- The story has to be told the structure of the narrative has to be told Krick embraces his fate and has to master the unreality E Has something

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I. Futurity (Stranger than Fiction) A. Problem 1. How is he going to die 2. The narrator is telling Harold Krick what he is doing. (It could have been his own voice, or gods, but it wasn’t) 3. Harold Krick can someway interact with the narrator. This allows Harold the ability to change his own fate and get his own free will. B. Fate 1. The narrator telling the story changes the way he thinks about his life 2. Following the theme determines the fate 3. Rules of fate a. The rules of literary convention. How is she going to fit the death of Harold Krick into the book b. Genres determine the outcome C. Krick starts by trying to change his life, in order to change fate. D. At the moment Krick sacrifices himself for the story.
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Unformatted text preview: The story has to be told, the structure of the narrative has to be told. Krick embraces his fate, and has to master the unreality. E. Has something changed from the founding fathers to Stranger than Fiction 1. There has been a shift in fiction 2. In the present, we embrace fate. We are more aware to the fact that we cannot control future. 3. We had hundreds of years that we thought we could control fate. Then there was a shift towards religion. This is a shift toward fate. F. Progressive formulation- we are always moving forward G. But now we are coming to an end of progression...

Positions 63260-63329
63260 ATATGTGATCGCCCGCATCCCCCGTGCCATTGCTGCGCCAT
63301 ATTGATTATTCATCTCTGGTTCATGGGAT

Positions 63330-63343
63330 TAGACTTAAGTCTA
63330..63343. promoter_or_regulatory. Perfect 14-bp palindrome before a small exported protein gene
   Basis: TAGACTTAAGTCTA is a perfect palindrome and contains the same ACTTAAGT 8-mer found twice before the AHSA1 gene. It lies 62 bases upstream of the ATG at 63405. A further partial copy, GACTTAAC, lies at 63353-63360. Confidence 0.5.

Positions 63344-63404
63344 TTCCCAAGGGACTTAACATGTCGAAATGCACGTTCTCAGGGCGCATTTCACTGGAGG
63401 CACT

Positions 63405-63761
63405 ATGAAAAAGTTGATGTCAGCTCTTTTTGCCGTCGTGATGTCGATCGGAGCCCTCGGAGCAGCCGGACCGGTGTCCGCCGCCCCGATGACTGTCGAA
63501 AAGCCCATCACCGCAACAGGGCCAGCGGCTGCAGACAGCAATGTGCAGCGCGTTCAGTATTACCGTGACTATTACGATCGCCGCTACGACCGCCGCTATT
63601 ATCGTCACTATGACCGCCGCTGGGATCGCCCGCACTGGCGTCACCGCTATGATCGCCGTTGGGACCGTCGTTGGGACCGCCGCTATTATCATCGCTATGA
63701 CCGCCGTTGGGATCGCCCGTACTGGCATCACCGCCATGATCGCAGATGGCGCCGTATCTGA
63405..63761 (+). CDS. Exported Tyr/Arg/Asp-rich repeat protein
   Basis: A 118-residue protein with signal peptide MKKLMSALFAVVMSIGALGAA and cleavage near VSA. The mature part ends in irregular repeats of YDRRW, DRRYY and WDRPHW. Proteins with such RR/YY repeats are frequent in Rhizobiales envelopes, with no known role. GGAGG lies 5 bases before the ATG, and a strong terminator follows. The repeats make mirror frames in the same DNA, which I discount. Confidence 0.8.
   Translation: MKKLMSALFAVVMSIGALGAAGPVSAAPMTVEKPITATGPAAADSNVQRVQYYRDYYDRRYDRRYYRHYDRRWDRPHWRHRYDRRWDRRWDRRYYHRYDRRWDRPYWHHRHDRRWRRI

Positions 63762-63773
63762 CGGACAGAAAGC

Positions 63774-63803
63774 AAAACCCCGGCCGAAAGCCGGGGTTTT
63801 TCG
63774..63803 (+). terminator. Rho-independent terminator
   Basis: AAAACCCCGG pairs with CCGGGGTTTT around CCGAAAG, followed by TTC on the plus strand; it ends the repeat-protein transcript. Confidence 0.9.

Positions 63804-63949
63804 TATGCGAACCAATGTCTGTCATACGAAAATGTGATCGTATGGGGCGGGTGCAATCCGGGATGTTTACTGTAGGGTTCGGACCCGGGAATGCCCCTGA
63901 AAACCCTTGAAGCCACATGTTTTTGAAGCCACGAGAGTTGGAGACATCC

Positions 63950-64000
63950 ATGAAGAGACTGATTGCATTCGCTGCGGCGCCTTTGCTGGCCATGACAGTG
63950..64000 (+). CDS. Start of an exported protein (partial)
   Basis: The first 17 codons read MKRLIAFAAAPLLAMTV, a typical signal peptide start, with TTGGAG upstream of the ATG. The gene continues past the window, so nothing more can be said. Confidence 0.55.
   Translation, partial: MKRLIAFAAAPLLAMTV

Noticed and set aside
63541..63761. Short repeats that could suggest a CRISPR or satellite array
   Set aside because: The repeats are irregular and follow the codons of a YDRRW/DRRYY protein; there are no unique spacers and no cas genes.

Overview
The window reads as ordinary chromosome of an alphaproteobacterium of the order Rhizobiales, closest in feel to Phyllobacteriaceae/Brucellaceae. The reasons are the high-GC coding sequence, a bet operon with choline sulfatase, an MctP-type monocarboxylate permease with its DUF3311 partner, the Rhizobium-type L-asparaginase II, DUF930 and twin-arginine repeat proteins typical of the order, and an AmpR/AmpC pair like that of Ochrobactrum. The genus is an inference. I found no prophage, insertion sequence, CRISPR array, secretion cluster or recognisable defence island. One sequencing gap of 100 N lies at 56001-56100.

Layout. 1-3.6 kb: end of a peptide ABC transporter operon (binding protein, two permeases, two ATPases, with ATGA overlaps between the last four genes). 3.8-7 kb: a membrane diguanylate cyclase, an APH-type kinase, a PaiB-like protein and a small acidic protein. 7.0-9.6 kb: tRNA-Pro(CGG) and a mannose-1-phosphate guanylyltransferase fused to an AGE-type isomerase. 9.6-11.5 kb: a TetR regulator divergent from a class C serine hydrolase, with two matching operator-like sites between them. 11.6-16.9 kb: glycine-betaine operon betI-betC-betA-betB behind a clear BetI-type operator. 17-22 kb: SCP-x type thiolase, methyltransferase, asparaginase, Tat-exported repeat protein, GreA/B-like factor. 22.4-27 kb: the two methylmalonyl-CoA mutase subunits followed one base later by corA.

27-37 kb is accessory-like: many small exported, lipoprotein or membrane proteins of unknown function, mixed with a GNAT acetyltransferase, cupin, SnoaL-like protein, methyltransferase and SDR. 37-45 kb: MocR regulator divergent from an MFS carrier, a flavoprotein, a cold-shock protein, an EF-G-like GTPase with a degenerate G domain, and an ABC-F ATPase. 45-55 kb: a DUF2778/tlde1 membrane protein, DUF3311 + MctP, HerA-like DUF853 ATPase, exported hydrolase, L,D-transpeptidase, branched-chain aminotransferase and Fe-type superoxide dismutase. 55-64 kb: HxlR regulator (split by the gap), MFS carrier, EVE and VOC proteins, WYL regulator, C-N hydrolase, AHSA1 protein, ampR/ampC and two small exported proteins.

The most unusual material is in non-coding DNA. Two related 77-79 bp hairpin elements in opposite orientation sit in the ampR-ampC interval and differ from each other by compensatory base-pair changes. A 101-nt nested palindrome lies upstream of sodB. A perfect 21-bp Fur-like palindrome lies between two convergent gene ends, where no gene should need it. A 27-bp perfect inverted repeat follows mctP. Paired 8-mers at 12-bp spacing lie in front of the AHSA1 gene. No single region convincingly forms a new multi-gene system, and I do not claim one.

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This note was uploaded on 09/18/2011 for the course SAS 101 taught by Professor Unsure during the Spring '11 term at Rutgers.

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